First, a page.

While it’s true that every rapper says they’re the best, it seems as though Wayne really means it. Add in a few good turns of phrase and punch lines and people start to believe it. DISCLAIMER: The repetition thing doesn’t always work. DJ Khaled yells “We the beeeeeeest!!!” like a madman with Tourettes Syndrome and I still don’t believe him.

4. Good Beat Selection
SUMMER TOURS LIL' WAYNE You could be rapping truth to power, telling the secrets to lifelong love and happiness in your rhymes, but if the beat is wack? Who cares (ask Rakim). There’s nothing like having a good prolific producer in the crew. Cash Money can never give Mannie Fresh the money he deserves for all the beats he made that helped make them famous. He was not only good, but fast, and he made mostly original music so they kept the lion’s share of profit from recording. Now, Mannie has since left the clique, but Baby has enough
money to get whatever producer that Wayne wants; not to mention the fact that most producers wouldn’t mind the near-guaranteed hit of a Weezy cameo.

3. On His Grind
Hip hop fans may be the ultimate haters, but we can’t knock the hustle. I know many a head who thought Master P SUCKED but had to praise his work ethic. I ain’t no 50 Centwayne2 fan, but DAMN! I ain’t mad at that Vitamin Water money. Same is true for Wayne: he might not be the best lyricist to more than a few minds, but if every rapper worked like Weezy they would be on top of the game. The man has got to hold the record for being on the most recordings in 1 year. It’s taken Dre almost 10 years to look even close to releasing another album, while Wayne has probably put out more records in 6 months than the good doctor’s whole career.

2. You Can Hear His Growth
A lot of times rappers come fully formed. They do all the writing and Lil Wayne performs as the headliner for the 11th Annual BMI Atlapracticing BEFORE they blow up, so what we usually get is a fully conceived rapper with their own original voice. Lil Wayne really was little when he started. The brash youngun’ hooked up with Cash Money when he was barely a teen.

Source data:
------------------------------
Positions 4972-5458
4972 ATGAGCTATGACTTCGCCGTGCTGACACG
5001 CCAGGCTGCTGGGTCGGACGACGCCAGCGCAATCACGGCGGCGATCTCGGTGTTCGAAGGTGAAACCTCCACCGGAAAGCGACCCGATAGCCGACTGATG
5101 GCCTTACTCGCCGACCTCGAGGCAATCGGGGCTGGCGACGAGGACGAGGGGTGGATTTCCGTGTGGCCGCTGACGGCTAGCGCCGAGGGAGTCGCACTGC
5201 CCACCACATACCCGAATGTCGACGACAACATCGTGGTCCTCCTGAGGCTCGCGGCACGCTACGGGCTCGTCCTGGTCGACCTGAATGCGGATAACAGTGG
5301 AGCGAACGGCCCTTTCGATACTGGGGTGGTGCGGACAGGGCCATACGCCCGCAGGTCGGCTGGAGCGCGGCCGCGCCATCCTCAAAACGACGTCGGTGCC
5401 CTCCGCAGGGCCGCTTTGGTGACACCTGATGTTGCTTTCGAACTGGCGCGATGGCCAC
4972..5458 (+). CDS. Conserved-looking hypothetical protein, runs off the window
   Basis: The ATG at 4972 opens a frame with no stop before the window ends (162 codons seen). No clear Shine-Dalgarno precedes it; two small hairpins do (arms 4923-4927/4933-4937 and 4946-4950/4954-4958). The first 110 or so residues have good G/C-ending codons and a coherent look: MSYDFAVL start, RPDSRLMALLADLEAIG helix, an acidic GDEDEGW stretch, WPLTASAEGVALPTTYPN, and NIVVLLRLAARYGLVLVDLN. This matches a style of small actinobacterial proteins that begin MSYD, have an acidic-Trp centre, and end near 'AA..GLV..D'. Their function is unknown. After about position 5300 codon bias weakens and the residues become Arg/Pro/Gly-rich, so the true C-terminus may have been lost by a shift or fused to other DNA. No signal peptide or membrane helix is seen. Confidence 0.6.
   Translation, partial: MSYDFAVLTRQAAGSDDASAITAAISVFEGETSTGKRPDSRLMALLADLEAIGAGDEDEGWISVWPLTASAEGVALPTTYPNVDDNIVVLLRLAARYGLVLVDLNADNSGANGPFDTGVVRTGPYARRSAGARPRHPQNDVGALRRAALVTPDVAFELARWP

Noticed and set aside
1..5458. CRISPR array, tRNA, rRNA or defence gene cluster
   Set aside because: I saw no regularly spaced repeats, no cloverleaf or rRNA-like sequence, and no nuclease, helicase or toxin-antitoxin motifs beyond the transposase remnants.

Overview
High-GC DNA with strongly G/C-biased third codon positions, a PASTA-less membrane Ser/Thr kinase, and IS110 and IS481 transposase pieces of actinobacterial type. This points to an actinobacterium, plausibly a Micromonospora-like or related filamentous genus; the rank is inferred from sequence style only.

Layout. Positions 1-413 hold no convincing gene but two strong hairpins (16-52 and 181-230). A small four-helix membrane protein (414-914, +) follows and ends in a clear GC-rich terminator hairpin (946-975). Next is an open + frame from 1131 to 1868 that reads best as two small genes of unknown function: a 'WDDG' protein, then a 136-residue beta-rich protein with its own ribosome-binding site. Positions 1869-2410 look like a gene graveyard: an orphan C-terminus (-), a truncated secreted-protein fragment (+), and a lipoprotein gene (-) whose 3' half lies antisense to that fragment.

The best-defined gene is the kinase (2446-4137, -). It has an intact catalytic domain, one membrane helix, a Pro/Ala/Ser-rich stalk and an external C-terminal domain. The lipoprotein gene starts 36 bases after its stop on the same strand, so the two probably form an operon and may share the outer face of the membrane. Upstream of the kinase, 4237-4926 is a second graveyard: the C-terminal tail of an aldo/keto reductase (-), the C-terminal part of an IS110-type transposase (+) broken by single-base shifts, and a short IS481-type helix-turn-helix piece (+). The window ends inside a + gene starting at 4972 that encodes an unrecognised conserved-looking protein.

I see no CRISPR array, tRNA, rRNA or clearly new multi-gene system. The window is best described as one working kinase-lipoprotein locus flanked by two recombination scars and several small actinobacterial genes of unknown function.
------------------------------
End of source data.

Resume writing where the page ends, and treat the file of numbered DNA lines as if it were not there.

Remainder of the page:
Just like when Janet Jackson went from cute Penny on Good Times to budding flower Charlene Duprey on Diff’rent Strokes, then took Control as a fine-ass grown woman, Wayne grew up before our eyes from talking about ghetto kid stuff to talking about grown-up ghetto stuff. Even the detractors must admit Weezy showed improvement from “Block Is Hot” to “Fireman.”

1. Every Generation has Their Own Hero
I was schooling a younger cat a few years ago about how Wayne wasn’t all that compared to Rakim, Big Daddy Kane, and a slew of other old school artists. But he stopped me when he said “That’s what YOU grew up on. Wayne is what I grewwayne3 up on and what I’ll be talking bout when I’m older.” And there it is. To truly feel an artist or understand the vibe, sometimes ya gotta BE there, in the club or the streets or the lunchroom when it hits and everybody loses their mind. Each generation MUST have their own heroes. They may respect Rakim and Kane, but in 2015, it’ll take A Milli to pack the dancefloor.
Continue reading HOT 5: 5 Reasons Wayne Just Might Bethe Best….Maybe.

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ALBUM of the WEEK: Johnson & Jonson